By the end of another toxic day in the Washington region Tuesday, the major story was deservedly about death: Another person had been murdered, apparently by the notorious sniper, and a lunatic threat to the area's children had finally been made public. But these overwhelmed a different story that was also important, and that has dogged the entire spectacle: This appalling case has become a study in the poisonous mismanagement of information.
There is no more revealing example than the manner in which police have handled a lengthy letter, apparently from the sniper, that was found after the weekend shooting in Ashland, VA. When Montgomery County Police Chief Charles Moose appeared before the press at noon, he was asked repeatedly about the letter, and whether it contained any threats against schools or children. Schools in the Richmond area near Ashland had closed following the weekend shooting, and there were unconfirmed reports that they had done so at the urging of Virginia police. There were numerous accounts about the sniper's letter, its contents, and even its style, in newspapers from Richmond to Los Angeles.
Moose replied repeatedly—and sometimes testily—that a press conference was not the right "forum" in which to discuss such reported threats. If he had any information about threats to public safety, he said, he would bring them to the attention of a "proper forum."
But information cannot be directed in and out of forums that authority deems "proper." Chief Moose spoke as if there were a choice between disseminating information or withholding it. There is no such choice. The real choice is between disseminating good information or allowing bad information to circulate. That is, the chief could either make public those aspects of the letter that involved threat, or he could allow people to speculate about the presumed threats based on partial or false information available in the printed press, on the Internet, or through the usual rumor mills.
Indeed, bad information was everywhere Tuesday. Assembling bits and pieces of stories based on leaks and hearsay, people could conclude 1) that the sniper was a foreign terrorist, because the letter was described in some stories as being in very poor English, who 2) was planning "extreme violence," because that phrase had appeared in press accounts, and 3) was planning to target schools, because numerous Virginia school districts had closed down.
The actual threat, when Moose finally divulged it much later in the afternoon, was bad enough: "Your children are not safe anywhere at any time." But knowledge of the actual wording, and even that it was a "postscript," at least gave people some context in which to consider the nature of the threat to their families.
Withholding such information is both paternalistic and contemptible. Police have a right and even a duty to protect aspects of their investigations, but not at the expense of citizens' rights to protect themselves and their families. Even so, the problem in such cases goes beyond the morality of withholding information, to the wisdom of doing so.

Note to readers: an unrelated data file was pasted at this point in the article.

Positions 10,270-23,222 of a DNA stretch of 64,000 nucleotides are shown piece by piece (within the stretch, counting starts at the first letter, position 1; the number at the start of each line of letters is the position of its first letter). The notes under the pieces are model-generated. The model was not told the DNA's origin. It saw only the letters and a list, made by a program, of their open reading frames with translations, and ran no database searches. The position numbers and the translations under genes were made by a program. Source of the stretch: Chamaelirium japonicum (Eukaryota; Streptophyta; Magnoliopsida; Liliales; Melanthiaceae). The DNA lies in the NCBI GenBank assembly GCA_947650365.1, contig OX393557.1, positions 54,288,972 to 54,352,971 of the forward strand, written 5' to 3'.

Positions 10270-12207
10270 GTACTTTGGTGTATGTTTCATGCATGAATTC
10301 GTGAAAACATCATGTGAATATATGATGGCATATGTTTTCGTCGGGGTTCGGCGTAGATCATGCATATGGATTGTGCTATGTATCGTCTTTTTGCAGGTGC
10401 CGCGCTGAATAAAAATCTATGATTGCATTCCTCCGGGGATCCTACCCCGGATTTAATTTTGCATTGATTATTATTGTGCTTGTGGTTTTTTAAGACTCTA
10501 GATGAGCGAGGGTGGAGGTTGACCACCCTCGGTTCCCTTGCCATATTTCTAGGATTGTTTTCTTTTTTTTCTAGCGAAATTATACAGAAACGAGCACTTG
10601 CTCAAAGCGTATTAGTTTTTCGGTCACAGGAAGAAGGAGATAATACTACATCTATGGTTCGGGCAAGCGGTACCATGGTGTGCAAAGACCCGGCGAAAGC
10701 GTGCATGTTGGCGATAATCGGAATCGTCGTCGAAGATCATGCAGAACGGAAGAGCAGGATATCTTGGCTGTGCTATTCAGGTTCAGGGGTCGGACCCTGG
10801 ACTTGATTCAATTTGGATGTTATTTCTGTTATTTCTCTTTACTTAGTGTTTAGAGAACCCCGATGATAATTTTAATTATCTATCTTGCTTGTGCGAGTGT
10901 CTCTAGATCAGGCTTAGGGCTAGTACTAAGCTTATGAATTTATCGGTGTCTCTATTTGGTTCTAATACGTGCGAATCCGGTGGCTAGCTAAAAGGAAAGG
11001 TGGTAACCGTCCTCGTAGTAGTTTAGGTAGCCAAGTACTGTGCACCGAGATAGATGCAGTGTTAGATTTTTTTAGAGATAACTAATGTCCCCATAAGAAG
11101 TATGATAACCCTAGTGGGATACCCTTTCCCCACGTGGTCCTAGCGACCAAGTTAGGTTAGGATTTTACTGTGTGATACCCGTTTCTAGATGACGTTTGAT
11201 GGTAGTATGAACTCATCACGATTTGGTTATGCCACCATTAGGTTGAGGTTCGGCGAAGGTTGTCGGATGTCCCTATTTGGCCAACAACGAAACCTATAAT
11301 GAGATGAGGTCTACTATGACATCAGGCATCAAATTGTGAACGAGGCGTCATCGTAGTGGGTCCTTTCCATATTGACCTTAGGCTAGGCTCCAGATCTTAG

When authorities choose to keep such things to themselves, the underlying assumption appears to be that they are in possession of the knowledge relevant to a given issue. Chief Moose's desire to restrict the sniper's letter to an "appropriate forum" is only one example; another is the Bush administration's decision last year to restrict public exposure to Al Qaeda videotapes directed at Americans. The most charitable interpretation of such decisions is a desire on the part of authorities to "protect" the public from disturbing threats that people can do little about in any event.
But in thus shielding the public, authorities cut themselves off from what the public knows. Knowledge isn't gathered at the top of bureaucracies, as Chief Moose and the Bush White House seem to believe; it's dispersed throughout the populace. The more that accurate information is allowed to circulate, the more likely that additional relevant knowledge will surface. It's a well-known phenomenon. It's how, using the "prestige" press, the Unabomber was finally identified. It's also how, using such "vulgar" media as the syndicated TV program, America's Most Wanted, hundreds of other fugitives have been captured.
We have often been told that somebody knows something about this murderer that could lead to his capture. To elicit that something, authorities have dangled a reward that now stands at $600,000. Perhaps authorities should show people the sniper's letter or his tarot card, or play them the tapes of his telephone calls. It's true that money sometimes elicits knowledge. But information, good information, elicits even more knowledge.